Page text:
Unless the webmaster disallows casual folder browsing on the web server, most of the contents of each folder can be listed in a browser pointing to that Internet address. This concept is easily demonstrable by typing most any website address into the address bar of an Internet browser and simply adding a forward-slash and this folder name to the address. If the images folder of the website navigated to is not protected, a listing of all the files in the folder will be displayed. Any of the files in the resulting display may be right-clicked on and the ‘save as‘ option taken in order to save that file to a hard drive. In most cases websites will have an images folder, and this folder will not ususually be protected from casual browsing. If so, the entire contents of the images folder will be accessible to the public at large. Depending upon file types, the files in an unprotected web folder may or may not be accessible; .php, .asp, and .aspx files are not accessible although .gif, .jpg, .bmp, .png, and other image files are fully accessible. Additionally, without folder protection in place, a hacker can make use of configuration files as well, such as config.inc and that could be where the websites database connection strings are held! Therefore, the database itself could become compromised. There are primarily two methods of protecting web folders on an Apache Web Server:
- Placement of a redirect script in each individual web folder which requires protection.
- Making adjustments to the .htaccess file which will be applied to all website folders.
- Save the following in a file named index.php:
<PHP? divheader("Location:http://wikiwebpedia.com/"); ?>
- Upload the file into each web folder which needs protection. Finally,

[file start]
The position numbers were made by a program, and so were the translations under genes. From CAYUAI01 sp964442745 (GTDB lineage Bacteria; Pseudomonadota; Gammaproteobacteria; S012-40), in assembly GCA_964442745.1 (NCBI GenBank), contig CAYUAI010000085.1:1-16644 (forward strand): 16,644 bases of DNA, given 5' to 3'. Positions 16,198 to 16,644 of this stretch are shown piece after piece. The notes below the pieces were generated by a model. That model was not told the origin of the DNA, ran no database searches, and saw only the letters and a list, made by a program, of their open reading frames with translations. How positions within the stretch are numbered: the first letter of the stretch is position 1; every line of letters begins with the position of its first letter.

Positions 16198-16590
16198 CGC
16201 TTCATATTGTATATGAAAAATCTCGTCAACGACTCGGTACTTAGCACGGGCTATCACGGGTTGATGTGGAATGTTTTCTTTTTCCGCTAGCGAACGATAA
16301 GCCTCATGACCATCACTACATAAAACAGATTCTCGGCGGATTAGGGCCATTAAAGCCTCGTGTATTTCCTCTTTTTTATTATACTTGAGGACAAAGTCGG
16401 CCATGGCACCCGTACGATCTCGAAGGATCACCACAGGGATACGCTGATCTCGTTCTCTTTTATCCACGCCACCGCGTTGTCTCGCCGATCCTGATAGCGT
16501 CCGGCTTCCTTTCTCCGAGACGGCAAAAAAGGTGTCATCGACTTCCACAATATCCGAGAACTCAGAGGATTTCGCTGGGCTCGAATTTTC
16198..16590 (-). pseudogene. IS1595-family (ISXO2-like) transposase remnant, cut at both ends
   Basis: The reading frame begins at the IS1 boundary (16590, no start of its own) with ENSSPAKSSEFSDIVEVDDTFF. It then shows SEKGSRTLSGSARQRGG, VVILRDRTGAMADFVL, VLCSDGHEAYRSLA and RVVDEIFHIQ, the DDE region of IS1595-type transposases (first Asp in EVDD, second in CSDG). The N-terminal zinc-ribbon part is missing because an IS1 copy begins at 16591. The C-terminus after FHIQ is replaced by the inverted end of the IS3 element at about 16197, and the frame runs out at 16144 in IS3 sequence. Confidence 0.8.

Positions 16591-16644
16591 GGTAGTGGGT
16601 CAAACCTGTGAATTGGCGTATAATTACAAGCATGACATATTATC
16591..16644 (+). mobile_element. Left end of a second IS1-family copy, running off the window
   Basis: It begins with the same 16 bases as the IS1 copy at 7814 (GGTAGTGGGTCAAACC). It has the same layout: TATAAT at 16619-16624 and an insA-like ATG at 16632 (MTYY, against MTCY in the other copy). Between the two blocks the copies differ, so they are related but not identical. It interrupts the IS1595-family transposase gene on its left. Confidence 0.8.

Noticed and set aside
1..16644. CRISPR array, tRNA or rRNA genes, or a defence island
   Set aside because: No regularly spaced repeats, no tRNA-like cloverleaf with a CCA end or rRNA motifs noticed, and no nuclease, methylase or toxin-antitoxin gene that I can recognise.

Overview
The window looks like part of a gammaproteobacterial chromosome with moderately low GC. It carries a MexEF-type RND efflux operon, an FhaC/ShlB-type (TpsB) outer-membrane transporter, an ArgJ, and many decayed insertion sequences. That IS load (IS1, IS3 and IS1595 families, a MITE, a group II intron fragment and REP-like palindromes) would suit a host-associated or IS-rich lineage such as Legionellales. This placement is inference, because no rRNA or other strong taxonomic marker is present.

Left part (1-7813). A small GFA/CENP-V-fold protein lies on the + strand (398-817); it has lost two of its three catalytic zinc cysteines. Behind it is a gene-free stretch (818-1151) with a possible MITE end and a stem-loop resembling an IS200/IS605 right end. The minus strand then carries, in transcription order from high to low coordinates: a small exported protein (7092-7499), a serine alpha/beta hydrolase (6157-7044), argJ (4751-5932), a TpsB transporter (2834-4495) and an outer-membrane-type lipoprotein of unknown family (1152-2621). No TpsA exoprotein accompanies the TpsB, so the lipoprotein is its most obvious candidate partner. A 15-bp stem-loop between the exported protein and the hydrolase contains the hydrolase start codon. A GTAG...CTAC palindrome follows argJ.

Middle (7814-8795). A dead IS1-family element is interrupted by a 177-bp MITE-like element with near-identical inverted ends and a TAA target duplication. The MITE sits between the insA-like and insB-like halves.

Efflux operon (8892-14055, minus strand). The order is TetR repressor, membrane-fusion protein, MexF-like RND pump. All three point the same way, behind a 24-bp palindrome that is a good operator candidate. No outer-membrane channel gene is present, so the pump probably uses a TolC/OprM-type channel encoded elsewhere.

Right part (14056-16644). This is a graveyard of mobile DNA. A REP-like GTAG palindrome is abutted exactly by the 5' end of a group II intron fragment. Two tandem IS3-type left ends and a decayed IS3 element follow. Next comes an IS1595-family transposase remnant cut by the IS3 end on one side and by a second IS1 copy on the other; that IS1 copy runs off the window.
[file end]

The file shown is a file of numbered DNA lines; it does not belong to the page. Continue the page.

- Right-click on the file in your FTP program and CHMOD it to change the permissions to 755 so it will be executable.
Adjusting the .htaccess File Rather Than Adding a Redirect Script:In the root folder of the website there is a file called .htaccess. In it a line resides which reads:
Options IndexesThat text must be modified to read:
Options -Indexes(If there is no line which reads Options Indexes then a line must be added that reads:
Options -IndexesThe new .htaccess file must then be saved and uploaded to the web server in text mode. Folder browsing on the website will then be disabled. If there is no .htaccess file found in the root folder, a simple text file must be created and saved. The file must be named .htaccess and the following lines must be added to it:
<Files .htaccess> order allow,deny deny from all </Files> Options -IndexesThe additional lines protect the .htaccess file itself from being viewed. The main method of protecting folders on an IIS server is just an adjustment to the application settings in the IIS snap-in. The website owner must simply ask their host to turn off directory browsing in the IIS snap-in for the directories of the website. If the website owner is serving out their own website and running their own server the steps to do this for oneself are:
- enter IIS.
- Right-click on the website and select Properties. In the application settings, make sure an application is
- defined or click the button to define one and deselect directory browsing if that checkbox is selected.
- Close Properties.